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Saudi Journal of Kidney Diseases and Transplantation
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ORIGINAL ARTICLE Table of Contents   
Year : 2007  |  Volume : 18  |  Issue : 1  |  Page : 37-42
Tunneled Femoral Vein Catheterization for Long Term Hemodialysis: A Single Center Experience


Department of Internal Medicine, Nephrology Division, King Fahd Hospital of the University, King Faisal University, Al-Khobar, Saudi Arabia

Correspondence Address:
Abdulla K Al-Hwiesh
King Fahd Hospital of the University P.O. Box 40246, Al-Khobar, 31952
Saudi Arabia
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PMID: 17237889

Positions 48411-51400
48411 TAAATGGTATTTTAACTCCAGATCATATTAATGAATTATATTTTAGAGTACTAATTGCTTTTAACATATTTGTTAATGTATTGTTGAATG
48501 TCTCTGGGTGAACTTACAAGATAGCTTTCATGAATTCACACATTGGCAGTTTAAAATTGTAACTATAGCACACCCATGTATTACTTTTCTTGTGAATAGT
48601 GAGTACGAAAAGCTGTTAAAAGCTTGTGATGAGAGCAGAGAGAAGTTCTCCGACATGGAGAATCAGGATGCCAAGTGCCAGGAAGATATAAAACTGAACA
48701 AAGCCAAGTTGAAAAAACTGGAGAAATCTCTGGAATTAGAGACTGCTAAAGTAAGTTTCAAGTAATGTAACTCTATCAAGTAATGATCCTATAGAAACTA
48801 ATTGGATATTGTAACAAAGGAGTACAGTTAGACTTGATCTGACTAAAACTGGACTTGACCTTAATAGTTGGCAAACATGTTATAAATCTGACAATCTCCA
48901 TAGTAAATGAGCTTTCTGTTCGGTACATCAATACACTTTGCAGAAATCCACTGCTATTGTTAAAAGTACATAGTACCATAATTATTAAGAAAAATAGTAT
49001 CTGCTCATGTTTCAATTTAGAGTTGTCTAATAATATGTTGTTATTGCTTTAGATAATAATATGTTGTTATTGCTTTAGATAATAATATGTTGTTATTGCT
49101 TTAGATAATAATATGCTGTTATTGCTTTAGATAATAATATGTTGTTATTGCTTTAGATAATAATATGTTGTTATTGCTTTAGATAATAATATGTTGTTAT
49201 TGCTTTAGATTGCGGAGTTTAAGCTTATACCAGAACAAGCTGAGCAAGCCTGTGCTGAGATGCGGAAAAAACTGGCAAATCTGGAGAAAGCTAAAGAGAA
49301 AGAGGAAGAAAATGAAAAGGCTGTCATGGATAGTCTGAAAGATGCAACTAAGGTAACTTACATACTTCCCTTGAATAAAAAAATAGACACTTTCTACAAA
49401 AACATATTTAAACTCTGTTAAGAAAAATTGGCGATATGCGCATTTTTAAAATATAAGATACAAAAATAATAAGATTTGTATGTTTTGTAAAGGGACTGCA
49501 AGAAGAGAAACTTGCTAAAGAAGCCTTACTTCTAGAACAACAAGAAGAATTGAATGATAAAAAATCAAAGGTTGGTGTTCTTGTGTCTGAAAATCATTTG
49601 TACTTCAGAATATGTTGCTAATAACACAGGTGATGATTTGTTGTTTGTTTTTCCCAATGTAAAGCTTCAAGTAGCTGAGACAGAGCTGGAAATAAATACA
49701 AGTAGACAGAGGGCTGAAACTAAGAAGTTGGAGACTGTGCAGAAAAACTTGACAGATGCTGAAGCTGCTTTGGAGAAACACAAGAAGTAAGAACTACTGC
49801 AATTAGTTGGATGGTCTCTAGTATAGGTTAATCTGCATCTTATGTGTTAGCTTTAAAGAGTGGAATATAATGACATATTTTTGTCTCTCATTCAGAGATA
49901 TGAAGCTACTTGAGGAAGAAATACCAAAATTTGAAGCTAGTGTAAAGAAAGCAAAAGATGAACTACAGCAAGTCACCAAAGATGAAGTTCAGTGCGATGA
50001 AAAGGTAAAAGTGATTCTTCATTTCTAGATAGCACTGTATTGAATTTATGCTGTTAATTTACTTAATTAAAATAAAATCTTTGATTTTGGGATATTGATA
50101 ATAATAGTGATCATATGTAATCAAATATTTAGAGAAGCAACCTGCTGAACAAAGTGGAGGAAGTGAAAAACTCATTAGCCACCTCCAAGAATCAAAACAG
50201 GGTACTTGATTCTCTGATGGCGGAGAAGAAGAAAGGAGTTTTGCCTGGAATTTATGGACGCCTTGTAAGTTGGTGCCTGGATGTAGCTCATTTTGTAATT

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Femoral veins have been used for decades to position temporary hemodialysis catheters. Few reports, however, describe its use for permanent vascular access. This study describes the use of tunneled femoral vein catheters as permanent vascular accesses. Fourteen chronic hemodialysis patients (nine males and five females) had tunneled central venous catheters placed in the femoral vein from November 2004 to July 2005. The age of the patients ranged from 21 to 68 years with a mean of 49.8 5.9 years. Placement of a catheter via the internal jugular veins was impossible in 10 patients whose course was complicated by thrombosis or strictures of the superior vena cava. The remaining four patients had exhausted conventional access sites. The insertion of the femoral catheters involved a subcutaneous tunnel that was created by retrograde passage of the catheter through the cannula to the point of exit at a preselected site in the epsilateral thigh away from the groin. The life span of the tunneled femoral catheter ranged between 32-240 days; median time in place was 182 days. There were four incidences of tunnel infection with Pseudomonas aeruginosa, E. coli, and Streptococcus epidermidis, which were treated successfully without the need for catheter removal. Other complications such as bleeding, kinking, migration of the catheter, arterial puncture, retroperitoneal or femoral hematomas were not observed. We conclude that tunneled femoral catheters are suitable alternatives for long-term hemodialysis access. Additional studies with a greater sample size are needed to confirm this conclusion.


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